Audience members laughed, cried and applauded until their hands ached at South Coast Repertory on Sunday. The occasion was the dress rehearsal of the theater's 11th annual production of "A Christmas Carol," Charles Dickens' tale about the transformation of the miser's miser (Hal Landon Jr.) into a grateful and giving sort of chap.
"I cry every year," said SCR's director of development, Louise Cummings, after the show. "I sit there with tears streaming down my face the minute I think Tiny Tim might die."
Ron Michaelson, who portrays the Spirit of Christmas Present, said playing his part is the perfect prelude to Christmas. "Nothing puts me in the spirit more," said the jolly fellow who sweeps around the stage in evergreen-velvet robes and a wreath of holly in his hair.
But if those in Sunday night's audience--composed of SCR staff, technicians and board of trustees--thought they were moved by the play, they should see it again closer to Christmas, said Howard Shangraw (who plays Scrooge's nephew in the production). "The closer you get to the Big Day, the hotter the whole scene gets. It's magic."
Among guests were Wendy and Dan Wheeler, vice president of Security Pacific--underwriters and honorary producers of this season's production. The play will run from Thursday to Dec. 23.
Talk about getting into the spirit: Tickets are still available for what is certain to be the most touching concert of Orange County's holiday season. The Boys Choir of Harlem will perform at the Orange County Performing Arts Center's 17th annual Christmas Candlelight Concert at the Hyatt Regency Irvine on Sunday.
Choir director Walter Turnbull promises one hour of Christmas carols, spirituals, Mozart, and, are you ready? Duke Ellington!
"I want to give an overall view of the kind of music we perform," said Turnbull, who founded the choir in 1968. Selections will range from Mozart's "Magnificat" to Ellington's "It Don't Mean a Thing (If You Ain't Got That Swing)."
"The songs we perform are all in the spirit of education," said Turnbull, speaking of his choirboys and his audiences. "I try to help kids, who might not have had the opportunity, to experience music and understand their own heritage."
Ninety percent of the 150 choir members (30 will sing on Sunday) are from single-parent homes, Turnbull said. "They are from very poor families. In fact, if they weren't doing this they could very well be doing nothing--be on the streets. This opportunity saves their lives--keeps them busy and gives them a goal." Ciel Woodman is event chairwoman.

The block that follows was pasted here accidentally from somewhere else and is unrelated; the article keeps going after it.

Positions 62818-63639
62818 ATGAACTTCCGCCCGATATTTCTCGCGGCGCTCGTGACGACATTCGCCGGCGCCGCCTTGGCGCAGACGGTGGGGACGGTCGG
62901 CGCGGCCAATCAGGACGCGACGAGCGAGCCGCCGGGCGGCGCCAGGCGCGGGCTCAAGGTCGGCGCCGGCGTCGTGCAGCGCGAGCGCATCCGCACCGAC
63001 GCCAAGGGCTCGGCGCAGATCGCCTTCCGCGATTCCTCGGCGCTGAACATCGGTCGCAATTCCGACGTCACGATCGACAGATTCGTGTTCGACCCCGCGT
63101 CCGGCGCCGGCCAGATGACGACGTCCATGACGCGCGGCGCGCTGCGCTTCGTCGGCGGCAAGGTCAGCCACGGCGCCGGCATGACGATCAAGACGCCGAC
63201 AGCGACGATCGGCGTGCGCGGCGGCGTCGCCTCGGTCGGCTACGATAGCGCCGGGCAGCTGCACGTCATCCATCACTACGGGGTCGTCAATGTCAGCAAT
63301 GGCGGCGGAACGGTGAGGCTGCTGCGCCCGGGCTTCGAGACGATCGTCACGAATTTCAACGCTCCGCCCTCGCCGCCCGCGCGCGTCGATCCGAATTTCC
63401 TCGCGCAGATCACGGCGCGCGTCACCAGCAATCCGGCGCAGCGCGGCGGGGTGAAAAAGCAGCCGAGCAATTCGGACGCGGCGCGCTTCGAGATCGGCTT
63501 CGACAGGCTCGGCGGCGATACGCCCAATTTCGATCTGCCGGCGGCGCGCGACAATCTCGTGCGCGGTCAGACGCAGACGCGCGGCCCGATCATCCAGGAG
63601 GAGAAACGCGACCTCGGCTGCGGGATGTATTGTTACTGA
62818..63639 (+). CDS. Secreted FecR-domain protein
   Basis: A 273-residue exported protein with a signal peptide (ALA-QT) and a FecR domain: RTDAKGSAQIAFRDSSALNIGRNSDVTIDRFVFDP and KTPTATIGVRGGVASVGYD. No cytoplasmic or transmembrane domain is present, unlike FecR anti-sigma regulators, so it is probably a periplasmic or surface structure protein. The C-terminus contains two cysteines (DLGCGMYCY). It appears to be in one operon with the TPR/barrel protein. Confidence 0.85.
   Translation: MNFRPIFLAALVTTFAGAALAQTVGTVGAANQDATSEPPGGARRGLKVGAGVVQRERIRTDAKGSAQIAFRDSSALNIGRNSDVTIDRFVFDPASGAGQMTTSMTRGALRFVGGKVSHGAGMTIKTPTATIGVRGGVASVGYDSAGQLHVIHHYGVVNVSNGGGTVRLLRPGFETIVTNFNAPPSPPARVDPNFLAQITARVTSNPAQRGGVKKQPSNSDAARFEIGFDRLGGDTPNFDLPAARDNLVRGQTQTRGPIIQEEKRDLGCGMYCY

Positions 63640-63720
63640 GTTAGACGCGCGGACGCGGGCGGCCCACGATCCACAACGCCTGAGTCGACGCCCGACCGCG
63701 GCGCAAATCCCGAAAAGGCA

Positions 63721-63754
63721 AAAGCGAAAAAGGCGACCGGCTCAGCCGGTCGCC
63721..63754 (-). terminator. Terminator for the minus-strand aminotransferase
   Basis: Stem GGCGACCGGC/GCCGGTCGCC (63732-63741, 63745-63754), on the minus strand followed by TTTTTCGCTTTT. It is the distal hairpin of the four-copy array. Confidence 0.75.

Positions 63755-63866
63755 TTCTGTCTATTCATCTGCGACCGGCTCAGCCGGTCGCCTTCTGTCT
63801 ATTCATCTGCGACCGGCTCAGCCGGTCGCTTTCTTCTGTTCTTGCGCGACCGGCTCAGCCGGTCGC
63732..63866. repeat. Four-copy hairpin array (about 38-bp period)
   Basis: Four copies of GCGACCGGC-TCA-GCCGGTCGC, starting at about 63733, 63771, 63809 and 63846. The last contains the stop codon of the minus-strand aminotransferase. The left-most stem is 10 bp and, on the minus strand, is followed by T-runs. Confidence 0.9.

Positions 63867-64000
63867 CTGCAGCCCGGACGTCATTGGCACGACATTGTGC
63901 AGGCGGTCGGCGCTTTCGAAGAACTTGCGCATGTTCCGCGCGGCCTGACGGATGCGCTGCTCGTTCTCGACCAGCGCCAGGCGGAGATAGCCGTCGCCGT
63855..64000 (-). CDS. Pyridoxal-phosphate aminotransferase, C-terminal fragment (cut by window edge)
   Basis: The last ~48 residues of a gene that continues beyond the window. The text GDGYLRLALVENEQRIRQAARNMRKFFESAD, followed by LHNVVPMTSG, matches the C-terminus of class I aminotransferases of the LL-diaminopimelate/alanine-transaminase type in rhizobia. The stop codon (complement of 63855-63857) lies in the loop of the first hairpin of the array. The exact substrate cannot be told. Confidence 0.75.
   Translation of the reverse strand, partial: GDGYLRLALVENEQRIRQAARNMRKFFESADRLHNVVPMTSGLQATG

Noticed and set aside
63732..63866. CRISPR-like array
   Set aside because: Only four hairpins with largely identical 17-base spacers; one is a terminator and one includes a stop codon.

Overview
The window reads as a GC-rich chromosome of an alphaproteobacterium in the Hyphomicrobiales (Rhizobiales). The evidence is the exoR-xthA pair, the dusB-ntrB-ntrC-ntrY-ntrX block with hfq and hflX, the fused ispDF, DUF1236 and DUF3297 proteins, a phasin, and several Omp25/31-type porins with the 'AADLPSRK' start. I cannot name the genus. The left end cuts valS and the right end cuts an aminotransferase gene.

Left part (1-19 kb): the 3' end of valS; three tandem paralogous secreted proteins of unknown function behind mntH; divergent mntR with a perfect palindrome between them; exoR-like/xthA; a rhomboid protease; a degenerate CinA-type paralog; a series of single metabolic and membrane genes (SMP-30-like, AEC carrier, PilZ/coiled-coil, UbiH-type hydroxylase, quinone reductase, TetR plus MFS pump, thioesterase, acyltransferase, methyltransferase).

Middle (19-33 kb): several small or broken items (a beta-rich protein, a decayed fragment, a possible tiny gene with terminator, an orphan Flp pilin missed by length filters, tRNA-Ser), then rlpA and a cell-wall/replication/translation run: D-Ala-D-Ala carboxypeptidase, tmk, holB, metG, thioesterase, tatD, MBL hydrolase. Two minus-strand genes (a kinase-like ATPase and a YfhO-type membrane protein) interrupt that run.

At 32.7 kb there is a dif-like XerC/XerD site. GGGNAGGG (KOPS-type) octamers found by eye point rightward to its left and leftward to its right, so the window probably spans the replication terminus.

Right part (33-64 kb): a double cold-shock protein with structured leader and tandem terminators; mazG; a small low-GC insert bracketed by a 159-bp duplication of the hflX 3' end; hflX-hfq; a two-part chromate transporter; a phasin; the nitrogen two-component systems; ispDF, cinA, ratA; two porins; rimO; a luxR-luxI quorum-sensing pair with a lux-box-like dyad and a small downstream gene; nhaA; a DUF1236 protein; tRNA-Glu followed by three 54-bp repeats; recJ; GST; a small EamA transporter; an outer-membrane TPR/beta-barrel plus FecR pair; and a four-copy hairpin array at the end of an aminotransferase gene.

Catholic Charities: Bishops Norman McFarland and Michael Driscoll were among guests at an underwriting party at Deeann and Al Baldwin's Emerald Bay home on Sunday. Their goal? Helping to inspire guests to ante up underwriting funds to stage the Feb. 8 Mardi Gras ball sponsored by Catholic Charities of Orange County. Guests, who included arts activists Janice and Roger Johnson, enjoyed a wine reception and a video about the efforts of Catholic Charities before settling down to dinner catered by Pennington (the crepes Grand Marnier were so delicious that Al Baldwin went back for seconds). Among the programs supported by Catholic Charities are assistance for the elderly, lodging for the homeless, respite care for families with developmentally disabled children and helping the unemployed find work.
The Baldwins will be crowned king and queen at the fourth annual affair. (Past monarchs were Mary and Peter Muth, Art and Gaye Birtcher, and Gordon and Gale Lee.)
"This is an opportunity to aid an agency that reaches beyond the Catholic community," Driscoll said. Helen Hawkins, a member of the Catholic Charities board, is gala chairwoman.
Christmas at the Ritz: Some (heavenly) things never change. Elegant holiday decor dripped from the walls and ceiling of the fashionable Ritz restaurant in Newport Beach on Saturday (the way it always does when the Fashionables, supporters of Chapman College in Orange, stage their holiday brunch). The chairwoman and Fashionables president--Sandra Beigel and Mary Lou Hornsby, respectively--stood with Christmas carolers outside the posh restaurant, greeting guests (the way they always do). And the mouthwatering menu--soup en croute , poached Norwegian salmon and raspberry creme brulee --was to die for (the way it always is). Why change a good thing? "Sometimes we think we might," said Hornsby, sitting at a table with her husband, Scott, and Chapman President Allen Koenig. "Then we don't." Nora and Charles Hester were honorary chairmen. Also on the scene: Ritz owner Hans Prager and his wife, Charlene.
Don't miss: Don't miss the elegant exhibit of Tiffany & Co. silver on display at the Decorative Arts Study Center in San Juan Capistrano. Word's out that it's tres divine. (Tiffany will also create the decor at Sunday's Christmas Candlelight Concert). . . . Feel like being someone's best buddy during the holidays? Then zip on down to Zeppa at Newport Center Fashion Island on Sunday at 6 p.m. for the Art of Friendship gala cocktail party benefiting Best Buddies of America, a nationwide volunteer program that pairs college students with handicapped people. The organization was founded in 1986 by Anthony Shriver. Mark Zigner is chairman.